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A NEW AND GENERAL
Haak (THEODORE), who is said to have first suggested the weekly meetings of the royal society, and was one of its first fellows when established after the restoration, was born in 1605, at Newhausen, near Worms in the Palatinate, and educated at home. In 1625 he came to Oxford, and studied there about half a year, whence he went for the same time to Cambridge. He then visited some of the universities abroad, but returned to Oxford in 1629, and became a commoner of Gloucester-hail (now Worcester college). Here he remained three years, but without taking a degree, and, as Wood says, was made a deacon by Dr. Joseph Hall, the celebrated bishop of Exeter. He does not, however, appear to have proceeded farther in ecclesiastical ordination, and both in his translation of the “ Dutch Annotations,” and in the lists of the royal society, we find him afterwards styled " Theodore Haak, Esq." In the time of the German wars he was appointed one of the procurators to receive the benevolence money, which was raised in several dioceses in England to be transmitted to Germany, which he used to say “ was a deacon's work.” When the rebellion broke out in this country, he appears to have favoured the interests of parliament. In 1657 he published in 2 vols. folio, what is called the “Dutch Annotations upon the whole Bible,” which is a translation of the Dutch Bible, ordered by the synod of Dort, and first published in 1637. Wood says that the Dutch translators were assisted in this undertaking by bishops Carleton, Davenant, Hall, and other English divines, who were VOL. XVII.
members of the synod of Dort; but, according to the preface, the only assistance they gave was in laying before the synod an account of the manner in which king James's translation bad been performed by the co-operation of a number of the most eminent divines in England. The synod accordingly adopted the same plan; and their annotations being considered of great value to biblical students, the Westminster assembly of divines employed Haak in making this English translation, and the parliament granted him a sole right in it for fourteen years from the time of publication. Haak also translated into Dutch several English books of practical divinity, and one balf of Milton's “ Paradise Lost.” He left nearly ready for the press, a translation of German proverbs, but it does not appear that this was published. He was in 1645 one of several ingenious men (Dr. Wilkins, Dr. Wallis, Dr. Goddard, &c.) who agreed to meet once a week to discourse upon subjects connected with mathematics and natural philosophy, and it was he who first suggested this humble plan on which the royal society was afterwards formed. Mr. Haak died at the house of his kinsman Dr. Slare, a physician near Fetter-lane, London, May 9, 1690, and was buried in St. Andrew's church, Holborn. Dr. Horneck preached his funeral sermon.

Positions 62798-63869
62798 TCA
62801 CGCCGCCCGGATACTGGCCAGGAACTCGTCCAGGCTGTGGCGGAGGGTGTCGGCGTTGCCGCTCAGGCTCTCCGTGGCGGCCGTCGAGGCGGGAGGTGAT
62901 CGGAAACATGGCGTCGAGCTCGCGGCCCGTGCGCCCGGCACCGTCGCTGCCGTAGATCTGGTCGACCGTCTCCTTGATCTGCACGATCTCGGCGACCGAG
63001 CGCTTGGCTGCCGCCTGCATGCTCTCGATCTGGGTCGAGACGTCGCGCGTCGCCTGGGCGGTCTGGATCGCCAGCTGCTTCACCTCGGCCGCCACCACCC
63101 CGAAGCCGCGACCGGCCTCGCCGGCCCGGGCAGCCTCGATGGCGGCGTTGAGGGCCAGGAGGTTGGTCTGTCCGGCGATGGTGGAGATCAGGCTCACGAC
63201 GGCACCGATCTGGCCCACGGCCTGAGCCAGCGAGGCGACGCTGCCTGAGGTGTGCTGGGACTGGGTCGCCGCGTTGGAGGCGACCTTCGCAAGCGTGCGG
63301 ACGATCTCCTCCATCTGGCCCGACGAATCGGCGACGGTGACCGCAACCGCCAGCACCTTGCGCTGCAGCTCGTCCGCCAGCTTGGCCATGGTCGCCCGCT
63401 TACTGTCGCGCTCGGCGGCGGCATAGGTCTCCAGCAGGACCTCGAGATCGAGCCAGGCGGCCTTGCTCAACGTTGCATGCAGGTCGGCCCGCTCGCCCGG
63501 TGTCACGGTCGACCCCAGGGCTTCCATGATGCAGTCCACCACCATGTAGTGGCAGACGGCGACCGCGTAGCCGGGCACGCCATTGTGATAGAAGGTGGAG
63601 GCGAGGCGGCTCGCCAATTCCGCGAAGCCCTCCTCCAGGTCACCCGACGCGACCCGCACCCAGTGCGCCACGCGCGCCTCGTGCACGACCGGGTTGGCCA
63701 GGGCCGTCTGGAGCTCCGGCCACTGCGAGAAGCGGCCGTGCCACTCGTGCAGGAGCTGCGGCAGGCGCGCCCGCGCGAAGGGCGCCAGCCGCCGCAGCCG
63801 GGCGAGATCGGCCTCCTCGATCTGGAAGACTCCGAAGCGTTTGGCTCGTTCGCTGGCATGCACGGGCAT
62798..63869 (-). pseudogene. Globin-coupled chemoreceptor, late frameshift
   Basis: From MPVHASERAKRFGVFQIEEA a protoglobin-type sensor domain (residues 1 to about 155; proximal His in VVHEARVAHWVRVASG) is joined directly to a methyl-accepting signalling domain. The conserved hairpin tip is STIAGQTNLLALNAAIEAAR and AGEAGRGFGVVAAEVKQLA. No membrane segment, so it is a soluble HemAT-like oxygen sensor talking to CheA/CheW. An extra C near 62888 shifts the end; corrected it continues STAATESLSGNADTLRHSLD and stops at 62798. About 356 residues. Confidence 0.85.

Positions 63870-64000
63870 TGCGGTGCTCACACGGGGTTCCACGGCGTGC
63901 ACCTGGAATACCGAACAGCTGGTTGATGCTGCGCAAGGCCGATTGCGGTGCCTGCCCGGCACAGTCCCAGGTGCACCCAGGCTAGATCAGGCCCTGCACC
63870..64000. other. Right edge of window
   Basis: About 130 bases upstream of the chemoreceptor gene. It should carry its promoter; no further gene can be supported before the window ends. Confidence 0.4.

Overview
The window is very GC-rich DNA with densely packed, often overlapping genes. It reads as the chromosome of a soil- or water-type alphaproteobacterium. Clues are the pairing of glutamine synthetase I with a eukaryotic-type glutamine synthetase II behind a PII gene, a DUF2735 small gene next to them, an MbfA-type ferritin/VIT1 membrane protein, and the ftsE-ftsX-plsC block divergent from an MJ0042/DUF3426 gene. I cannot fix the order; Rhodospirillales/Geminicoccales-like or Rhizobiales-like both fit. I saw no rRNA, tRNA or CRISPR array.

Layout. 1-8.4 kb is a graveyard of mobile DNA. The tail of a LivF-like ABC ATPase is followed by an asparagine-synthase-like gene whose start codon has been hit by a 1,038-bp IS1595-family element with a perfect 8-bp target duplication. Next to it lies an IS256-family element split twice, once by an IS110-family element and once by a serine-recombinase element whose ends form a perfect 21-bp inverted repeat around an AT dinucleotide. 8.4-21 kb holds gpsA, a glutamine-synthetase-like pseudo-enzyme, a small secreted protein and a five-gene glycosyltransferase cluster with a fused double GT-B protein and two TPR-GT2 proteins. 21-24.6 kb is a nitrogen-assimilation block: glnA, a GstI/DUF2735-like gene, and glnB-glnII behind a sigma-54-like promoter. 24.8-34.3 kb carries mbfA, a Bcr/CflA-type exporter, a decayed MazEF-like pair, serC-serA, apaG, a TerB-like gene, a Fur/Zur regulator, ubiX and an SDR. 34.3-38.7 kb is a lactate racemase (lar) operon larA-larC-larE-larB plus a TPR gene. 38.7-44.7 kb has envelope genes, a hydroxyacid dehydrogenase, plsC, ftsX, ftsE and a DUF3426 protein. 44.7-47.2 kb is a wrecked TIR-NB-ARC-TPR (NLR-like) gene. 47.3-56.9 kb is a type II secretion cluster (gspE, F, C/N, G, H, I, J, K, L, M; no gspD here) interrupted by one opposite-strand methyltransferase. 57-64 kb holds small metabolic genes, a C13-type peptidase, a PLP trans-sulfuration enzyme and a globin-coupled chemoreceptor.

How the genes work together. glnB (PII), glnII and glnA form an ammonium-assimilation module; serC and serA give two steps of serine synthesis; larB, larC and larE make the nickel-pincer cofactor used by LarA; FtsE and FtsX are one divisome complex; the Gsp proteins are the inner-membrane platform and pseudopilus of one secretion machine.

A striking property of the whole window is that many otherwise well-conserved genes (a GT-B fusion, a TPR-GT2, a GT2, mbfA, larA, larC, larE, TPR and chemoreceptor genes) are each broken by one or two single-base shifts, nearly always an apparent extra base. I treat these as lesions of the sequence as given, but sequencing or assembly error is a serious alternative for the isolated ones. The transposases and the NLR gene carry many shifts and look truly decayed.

He appears to have been the friend and correspondent of the most learned men of his time, and has some observations and letters in the “ Philosophical Collections,” published in May 1682. There is a portrait of him in the picture gallery at Oxford, which has never been engraved.
HABERKORN (PETER), a learned Lutheran divine, was born May 9, 1604, at Butzbach in Wetteraw, and descended from a noble and ancient family of Franconia. He became pastor, superintendant, and professor of divinity, at Geissen, where he died, April 1676, having had 14 children and 46 grandchildren. He became eminent by his writings, and appeared with great distinction at several conferences on religious subjects. His principal works are, “ Heptas disputationum Anti-Wallemburgicarum," in which he takes great pains to overthrow the principles of Mess. de Walemburg, and in which he is esteemed very successful by the Lutherans; “ Vindicatio Lutheranæ fidei contra H. Ulricum Hunnium,” 4to; “Syntagma Disserta
1 Athn Ox, vol. II.-Prefaces to his " Dutch Annotations."